Chief, officials say Biloxi suit not revealed, not a factor

Published 12:00 am Friday, June 28, 2002

[06/28/02]Vicksburg’s elected officials say they did not know about a federal lawsuit pending against Tommy Moffett when they hired him last fall to be Vicksburg’s police chief and that they don’t care since he continues to do an excellent job here.

Moffett, 52, who started his duties here Oct. 3, and the City of Biloxi, by whom he was employed from 1973 until his retirement days before coming to Vicksburg, were sued in March 2001 by a Biloxi woman who says Moffett violated her civil rights and the city failed to prevent or stop him from doing so. She claimed Moffett used his authority as director of police to harass her, intentionally inflicting emotional distress, and to defame her character.

Evelyn Mason is suing for damages of $1.35 million, including $1 million in punitive damages.

Moffett and Biloxi have denied the accusations, beginning with an April 17, 2001, answer filed in the case. They have also filed a motion to have the suit dismissed, which is pending with U.S. District Judge David Bramlette in the Southern Division of Southern District of Mississippi court in Biloxi, a spokesman in Bramlette’s office said.

A pretrial conference involving the parties’ lawyers was held June 17 in Biloxi, and such conferences typically take place about a month before the dates for which trials are anticipated to be set, the spokesman said. A trial date was expected to be set by as early as Monday, another spokesman in Bramlette’s office said this morning.

Vicksburg Mayor Laurence Leyens said Wednesday he did not know that the suit was pending when his administration, three months old when Moffett took office, hired the current chief at a rate of $80,000 a year, $18,000 more than he was making in Biloxi and $24,000 more than former Police Chief Mitchell Dent was being paid. He also said Moffett had not asked for time off to deal with the case if it goes to trial.

Leyens said the city continues to receive positive comments on Moffett’s work, including an announcement two weeks ago that no traffic tickets would be “fixed” without the deputy chief’s signature.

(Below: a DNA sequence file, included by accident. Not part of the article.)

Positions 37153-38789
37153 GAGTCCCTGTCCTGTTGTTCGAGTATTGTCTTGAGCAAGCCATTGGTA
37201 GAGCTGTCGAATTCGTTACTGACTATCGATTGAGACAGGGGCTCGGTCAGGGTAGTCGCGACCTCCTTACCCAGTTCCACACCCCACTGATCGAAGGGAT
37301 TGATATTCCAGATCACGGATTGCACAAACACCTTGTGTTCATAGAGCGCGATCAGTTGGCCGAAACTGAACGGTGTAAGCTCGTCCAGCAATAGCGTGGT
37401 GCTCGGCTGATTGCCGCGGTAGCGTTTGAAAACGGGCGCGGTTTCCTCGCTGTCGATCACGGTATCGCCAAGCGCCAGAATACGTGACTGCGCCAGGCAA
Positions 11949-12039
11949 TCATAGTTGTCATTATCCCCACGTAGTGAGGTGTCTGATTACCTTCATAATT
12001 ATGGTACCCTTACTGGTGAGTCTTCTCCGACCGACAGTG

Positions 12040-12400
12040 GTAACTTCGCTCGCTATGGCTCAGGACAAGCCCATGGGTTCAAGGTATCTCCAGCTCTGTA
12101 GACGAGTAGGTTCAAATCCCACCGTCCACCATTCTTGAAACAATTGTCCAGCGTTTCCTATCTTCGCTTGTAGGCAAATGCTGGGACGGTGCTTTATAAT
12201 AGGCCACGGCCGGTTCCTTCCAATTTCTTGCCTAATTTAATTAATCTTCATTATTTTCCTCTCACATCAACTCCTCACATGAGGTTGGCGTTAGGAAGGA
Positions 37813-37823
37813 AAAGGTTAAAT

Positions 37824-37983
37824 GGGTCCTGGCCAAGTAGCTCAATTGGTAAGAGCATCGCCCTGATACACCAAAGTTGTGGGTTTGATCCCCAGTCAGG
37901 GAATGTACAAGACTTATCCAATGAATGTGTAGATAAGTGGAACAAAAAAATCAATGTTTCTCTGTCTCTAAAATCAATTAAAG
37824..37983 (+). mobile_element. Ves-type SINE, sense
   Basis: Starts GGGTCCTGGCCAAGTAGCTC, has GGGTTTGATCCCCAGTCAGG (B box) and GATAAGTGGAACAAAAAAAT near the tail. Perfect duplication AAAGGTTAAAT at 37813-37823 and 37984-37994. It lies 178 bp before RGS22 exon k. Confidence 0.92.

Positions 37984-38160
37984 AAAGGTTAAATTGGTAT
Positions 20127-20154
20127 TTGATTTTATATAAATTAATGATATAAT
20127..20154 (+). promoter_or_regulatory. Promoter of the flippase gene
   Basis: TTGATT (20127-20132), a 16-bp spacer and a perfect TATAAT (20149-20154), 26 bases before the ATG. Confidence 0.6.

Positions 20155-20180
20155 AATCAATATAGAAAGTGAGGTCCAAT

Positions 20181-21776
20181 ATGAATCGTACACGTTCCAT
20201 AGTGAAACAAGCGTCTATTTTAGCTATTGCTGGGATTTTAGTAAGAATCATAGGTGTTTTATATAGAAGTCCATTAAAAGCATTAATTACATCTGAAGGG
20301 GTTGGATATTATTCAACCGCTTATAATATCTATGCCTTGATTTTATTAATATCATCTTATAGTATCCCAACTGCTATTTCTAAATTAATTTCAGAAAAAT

“We’re extremely satisfied with him as a chief of police,” Leyens said.

Aldermen Sid Beauman and Gertrude Young also said they did not know about the lawsuit when Moffett was hired.

Asked if knowing about the suit would have made a difference to her, Young said, “No, it would not, because we’ve all gone through lawsuits. I trust Chief Moffett. He’s done an excellent job while he’s here. I support him wholeheartedly.”

In Mason’s March complaint, she says she rejected Moffett’s “sexual advances” toward her and he then began using his authority to harass her, beginning in September 1998. She claims her son was arrested for alleged drug involvement, her Jeep was confiscated for a year and items were removed from her mother’s home, and that Moffett continued to harass her through at least July 16, 1999.

Mason also claims the city had a “widespread and pervasive policy” of deliberately indifferent failure to instruct, supervise, control or discipline Moffett to keep him from denying her constitutional rights.

“The defendants have filed a motion for summary judgment because we think that there is no merit to the plaintiffs’ claims,” said Tere R. Steel of Biloxi, an attorney in the case for the City of Biloxi and Moffett.

“The lawsuit is baseless and without merit,” Moffett said. “I have a job to do here in the City of Vicksburg. No matter where I am, I will have enemies, but they’re not going to prevent me from doing my job.”

On April 24, Mason responded to the motion to have the case dismissed, saying the defendants should not be entitled to summary judgment. Mason’s attorney, La Quetta M. Golden of Biloxi confirmed the dates of the filings, but declined to comment, saying the court documents speak for themselves.

Leyens has repeatedly identified building trust in the police department as a priority of his administration. Policies are in place to make the department’s approximately 100 officers the state’s best trained and highest paid.